7. #7
    Lost in the Black Hills mx_599's Avatar
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    Quote Originally Posted by Svr
    Unless the fork leaks or has excessive play between the uppers and lowers, it does not need a rebuild kit. A disassembly and cleaning along with an oil change should make it work like new.


    yeah jeff, usually, but not always, you wouldn't really do a rebuild unless it is leaking oil. rarely have i ever changed bushings because i thought there was too much play. they make them so slick these days its not really a problem. usually if i did change them it was because i already had the fork apart for other work and figured if its been 2 seasons or so...why not? they're not usually any more than dust/oil seals. i don't think it necessary that you start looking for o-rings and stuff to replace internally. just do an oil change and clean and lightly grease the seals like others are mentioning.

    what is DYI or DIY?

    a fork rebuild doesn't quite have to be based on usage as long as it is well maintained. like oil changes. i have never replaced an oil seal just because they were old. this is more or less the type of thing where you don't mess with it if its not broken. to be quite honest i don't really recall visibly seeing wear on bushings either.

    maybe its just because i am light and don't put too much wear on my stuff
    Last edited by mx_599; 02-21-06 at 09:30 PM.

  8. #8
    Senior Member arboc!'s Avatar
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    as i recall, the mz contains nothing more than springs, and elastometers, no oil.

  9. #9
    I couldn't car less. jeff williams's Avatar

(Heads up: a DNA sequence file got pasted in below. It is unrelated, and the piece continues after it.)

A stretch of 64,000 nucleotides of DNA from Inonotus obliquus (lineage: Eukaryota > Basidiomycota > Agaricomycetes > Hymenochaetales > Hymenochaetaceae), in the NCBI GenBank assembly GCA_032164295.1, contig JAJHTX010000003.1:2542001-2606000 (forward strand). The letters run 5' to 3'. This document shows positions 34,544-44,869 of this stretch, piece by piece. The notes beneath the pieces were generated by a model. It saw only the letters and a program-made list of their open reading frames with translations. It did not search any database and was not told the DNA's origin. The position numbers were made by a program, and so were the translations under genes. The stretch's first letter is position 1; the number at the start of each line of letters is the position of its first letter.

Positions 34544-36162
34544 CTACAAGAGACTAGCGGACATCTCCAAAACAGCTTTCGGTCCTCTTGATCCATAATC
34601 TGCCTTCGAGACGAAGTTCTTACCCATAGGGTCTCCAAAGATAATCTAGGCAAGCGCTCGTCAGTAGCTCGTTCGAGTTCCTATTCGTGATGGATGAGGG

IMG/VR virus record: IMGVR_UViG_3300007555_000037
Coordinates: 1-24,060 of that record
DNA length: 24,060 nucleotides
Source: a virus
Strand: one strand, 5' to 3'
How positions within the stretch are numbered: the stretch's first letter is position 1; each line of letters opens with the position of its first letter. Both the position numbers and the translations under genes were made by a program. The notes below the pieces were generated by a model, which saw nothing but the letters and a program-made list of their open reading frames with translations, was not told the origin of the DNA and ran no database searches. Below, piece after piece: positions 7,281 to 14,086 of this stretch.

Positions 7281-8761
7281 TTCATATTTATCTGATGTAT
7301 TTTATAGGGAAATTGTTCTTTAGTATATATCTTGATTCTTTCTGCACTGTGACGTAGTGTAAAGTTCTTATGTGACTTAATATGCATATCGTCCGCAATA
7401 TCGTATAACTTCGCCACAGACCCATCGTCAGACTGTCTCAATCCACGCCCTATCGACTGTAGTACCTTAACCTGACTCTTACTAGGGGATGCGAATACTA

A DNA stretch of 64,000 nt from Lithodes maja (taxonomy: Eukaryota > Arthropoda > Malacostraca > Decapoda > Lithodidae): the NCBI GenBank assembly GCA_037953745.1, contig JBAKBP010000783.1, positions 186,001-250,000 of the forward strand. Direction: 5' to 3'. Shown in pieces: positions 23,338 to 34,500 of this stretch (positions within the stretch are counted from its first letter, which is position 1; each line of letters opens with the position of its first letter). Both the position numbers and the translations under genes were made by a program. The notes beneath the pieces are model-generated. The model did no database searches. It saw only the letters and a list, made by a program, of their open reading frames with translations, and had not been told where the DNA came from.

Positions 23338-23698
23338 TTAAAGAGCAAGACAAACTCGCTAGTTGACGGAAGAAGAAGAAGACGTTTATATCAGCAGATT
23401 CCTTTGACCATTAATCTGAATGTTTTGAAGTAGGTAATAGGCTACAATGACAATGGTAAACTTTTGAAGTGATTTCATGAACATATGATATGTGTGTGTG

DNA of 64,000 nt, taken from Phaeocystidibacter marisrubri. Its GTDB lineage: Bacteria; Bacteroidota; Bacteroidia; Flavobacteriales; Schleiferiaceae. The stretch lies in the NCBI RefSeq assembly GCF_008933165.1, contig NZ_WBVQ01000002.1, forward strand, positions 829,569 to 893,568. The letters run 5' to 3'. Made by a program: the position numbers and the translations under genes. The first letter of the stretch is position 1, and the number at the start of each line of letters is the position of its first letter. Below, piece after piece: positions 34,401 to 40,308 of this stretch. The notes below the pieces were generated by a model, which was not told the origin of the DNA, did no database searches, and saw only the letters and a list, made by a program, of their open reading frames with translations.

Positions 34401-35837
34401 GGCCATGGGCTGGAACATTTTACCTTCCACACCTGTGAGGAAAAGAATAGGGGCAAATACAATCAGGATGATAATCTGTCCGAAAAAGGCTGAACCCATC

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    Quote Originally Posted by mx_599
    DIY?
    Do it yourself.

  10. #10
    Senior Member FreeRidin''s Avatar
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    Hellz yeah they are, well at least for me. I ride trials and i've been riding my MZs for 4 years now. But i guess ur a XC weenie. JK
    Quote Originally Posted by Killer B
    The way I ride requires the most advanced, toughest wheelset's available.

    Chicago Freeride

  11. #11
    I couldn't car less. jeff williams's Avatar
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    Quote Originally Posted by dirtjumpP.1
    as i recall, the mz contains nothing more than springs, and elastometers, no oil.
    A search turned up:
    - Open Bath SSV Valving.
    - 1-side Air & 1-side Coil Spring.

    Does open bath SSV valving mean oil?

  12. #12
    I couldn't car less. jeff williams's Avatar
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    Quote Originally Posted by dirtjumpP.1
    as i recall, the mz contains nothing more than springs, and elastometers, no oil.


    The MX Comp is:
    - ssv damping system -What's this? different than open bath SSV valving?
    - external air preload without adapter
    - internal rebound adjuster
    - coil springs both legs
    - mg marathon monolite one piece arch & sliders
    - 30mm alloy stanchions
    - steel steer tube.
    Last edited by jeff williams; 02-22-06 at 11:55 AM.

  13. #13
    Te mortuo heres tibi sim? scrublover's Avatar
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    Quote Originally Posted by jeff williams
    The MX Comp is:
    - ssv damping system -What's this? different than open bath SSV valving?
    - external air preload without adapter
    - internal rebound adjuster
    - coil springs both legs
    - mg marathon monolite one piece arch & sliders
    - 30mm alloy stanchions
    - steel steer tube.

    if it's ssv, it *should* be an oil fork.